There is no way to decide on these values based on some rules. Unfortunately, the best choices depend on the problem and the task. However, I can give you some insights.

When you train a network, you calculate a gradient which would reduce the loss. In order to do that, you need to backpropagate the loss. Now, ideally, you compute the loss based on all of the samples in your data because then you consider basically every sample and you come up with a gradient that would capture all of your samples. In practice, this is not possible due to the computational complexity of calculating gradient on all samples. Because for every update, you have to compute forward-pass for all your samples. That case would be batch_size = N, where N is the total number of data points you have.

Therefore, we use small batch_size as an approximation! The idea is instead of considering all the samples, we say I compute the gradient based on some small set of samples but the thing is I am losing information regarding the gradient.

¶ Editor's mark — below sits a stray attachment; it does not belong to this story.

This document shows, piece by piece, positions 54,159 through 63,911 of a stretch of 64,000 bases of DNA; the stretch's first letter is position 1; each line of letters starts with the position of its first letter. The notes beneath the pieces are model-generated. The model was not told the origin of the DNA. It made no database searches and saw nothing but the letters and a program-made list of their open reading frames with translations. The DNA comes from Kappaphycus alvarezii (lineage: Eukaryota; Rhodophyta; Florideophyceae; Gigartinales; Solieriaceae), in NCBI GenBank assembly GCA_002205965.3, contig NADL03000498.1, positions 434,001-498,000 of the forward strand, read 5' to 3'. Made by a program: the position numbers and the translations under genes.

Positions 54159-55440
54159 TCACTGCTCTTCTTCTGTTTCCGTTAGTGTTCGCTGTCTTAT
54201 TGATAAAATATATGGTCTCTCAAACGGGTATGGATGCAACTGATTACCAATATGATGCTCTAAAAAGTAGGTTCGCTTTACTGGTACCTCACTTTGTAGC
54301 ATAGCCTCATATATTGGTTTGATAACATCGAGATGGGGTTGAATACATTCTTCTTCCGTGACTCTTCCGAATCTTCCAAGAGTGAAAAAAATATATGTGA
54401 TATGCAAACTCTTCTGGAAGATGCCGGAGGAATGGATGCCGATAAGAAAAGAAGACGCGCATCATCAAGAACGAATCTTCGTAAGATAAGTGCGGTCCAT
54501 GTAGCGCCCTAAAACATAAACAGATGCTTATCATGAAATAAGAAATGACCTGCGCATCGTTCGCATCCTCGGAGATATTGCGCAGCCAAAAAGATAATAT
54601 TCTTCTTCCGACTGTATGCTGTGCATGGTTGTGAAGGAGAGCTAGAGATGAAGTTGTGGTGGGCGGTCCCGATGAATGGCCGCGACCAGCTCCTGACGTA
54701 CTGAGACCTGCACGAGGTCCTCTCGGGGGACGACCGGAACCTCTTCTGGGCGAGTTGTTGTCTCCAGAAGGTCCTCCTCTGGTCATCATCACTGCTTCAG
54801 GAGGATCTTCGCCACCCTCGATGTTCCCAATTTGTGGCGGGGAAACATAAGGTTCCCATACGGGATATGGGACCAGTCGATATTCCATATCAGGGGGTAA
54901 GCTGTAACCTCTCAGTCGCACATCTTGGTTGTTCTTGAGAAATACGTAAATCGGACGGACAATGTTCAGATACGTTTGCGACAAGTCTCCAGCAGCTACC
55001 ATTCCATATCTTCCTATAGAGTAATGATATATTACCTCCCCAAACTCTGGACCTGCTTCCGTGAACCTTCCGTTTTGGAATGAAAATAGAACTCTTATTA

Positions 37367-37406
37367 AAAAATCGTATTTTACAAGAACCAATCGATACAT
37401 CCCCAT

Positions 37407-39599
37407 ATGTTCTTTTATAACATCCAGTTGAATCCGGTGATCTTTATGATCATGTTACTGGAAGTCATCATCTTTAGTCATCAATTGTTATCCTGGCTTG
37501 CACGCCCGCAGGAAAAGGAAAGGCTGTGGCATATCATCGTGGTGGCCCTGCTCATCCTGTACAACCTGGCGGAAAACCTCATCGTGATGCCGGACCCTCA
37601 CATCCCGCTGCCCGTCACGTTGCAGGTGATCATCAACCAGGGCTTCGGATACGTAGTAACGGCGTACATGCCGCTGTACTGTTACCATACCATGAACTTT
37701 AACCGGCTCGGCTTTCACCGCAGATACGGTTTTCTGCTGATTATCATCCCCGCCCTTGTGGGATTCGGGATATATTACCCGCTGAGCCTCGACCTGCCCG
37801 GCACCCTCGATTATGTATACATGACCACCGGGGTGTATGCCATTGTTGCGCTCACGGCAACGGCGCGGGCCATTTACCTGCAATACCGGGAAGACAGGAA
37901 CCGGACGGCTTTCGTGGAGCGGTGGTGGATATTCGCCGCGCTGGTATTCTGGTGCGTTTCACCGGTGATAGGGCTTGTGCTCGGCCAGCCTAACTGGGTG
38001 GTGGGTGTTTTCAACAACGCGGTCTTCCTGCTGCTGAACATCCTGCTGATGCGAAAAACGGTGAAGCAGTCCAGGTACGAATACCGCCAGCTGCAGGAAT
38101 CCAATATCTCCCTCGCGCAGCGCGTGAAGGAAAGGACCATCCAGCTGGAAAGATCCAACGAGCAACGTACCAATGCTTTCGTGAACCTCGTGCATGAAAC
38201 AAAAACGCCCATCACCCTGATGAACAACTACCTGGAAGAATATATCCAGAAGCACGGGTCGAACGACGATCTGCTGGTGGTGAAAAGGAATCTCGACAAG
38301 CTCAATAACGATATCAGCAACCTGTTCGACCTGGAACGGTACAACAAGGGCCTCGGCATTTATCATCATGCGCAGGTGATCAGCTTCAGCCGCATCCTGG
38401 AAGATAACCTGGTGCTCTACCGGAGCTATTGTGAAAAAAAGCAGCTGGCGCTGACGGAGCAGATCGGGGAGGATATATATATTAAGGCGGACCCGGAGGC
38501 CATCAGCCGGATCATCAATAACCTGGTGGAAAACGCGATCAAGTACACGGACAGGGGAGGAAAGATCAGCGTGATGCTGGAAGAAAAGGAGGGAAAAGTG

**Rule of thumb:
Smaller batch sizes give noise gradients but they converge faster because per epoch you have more updates. If your batch size is 1 you will have N updates per epoch. If it is N, you will only have 1 update per epoch. On the other hand, larger batch sizes give a more informative gradient but they convergence slower.**

That is the reason why for smaller batch sizes, you observe varying losses because the gradient is noisy. And for larger batch sizes, your gradient is informative but you need a lot of epochs since you update less frequently.

The ideal batch size should be the one that gives you informative gradients but also small enough so that you can train the network efficiently. You can only find it by trying actually.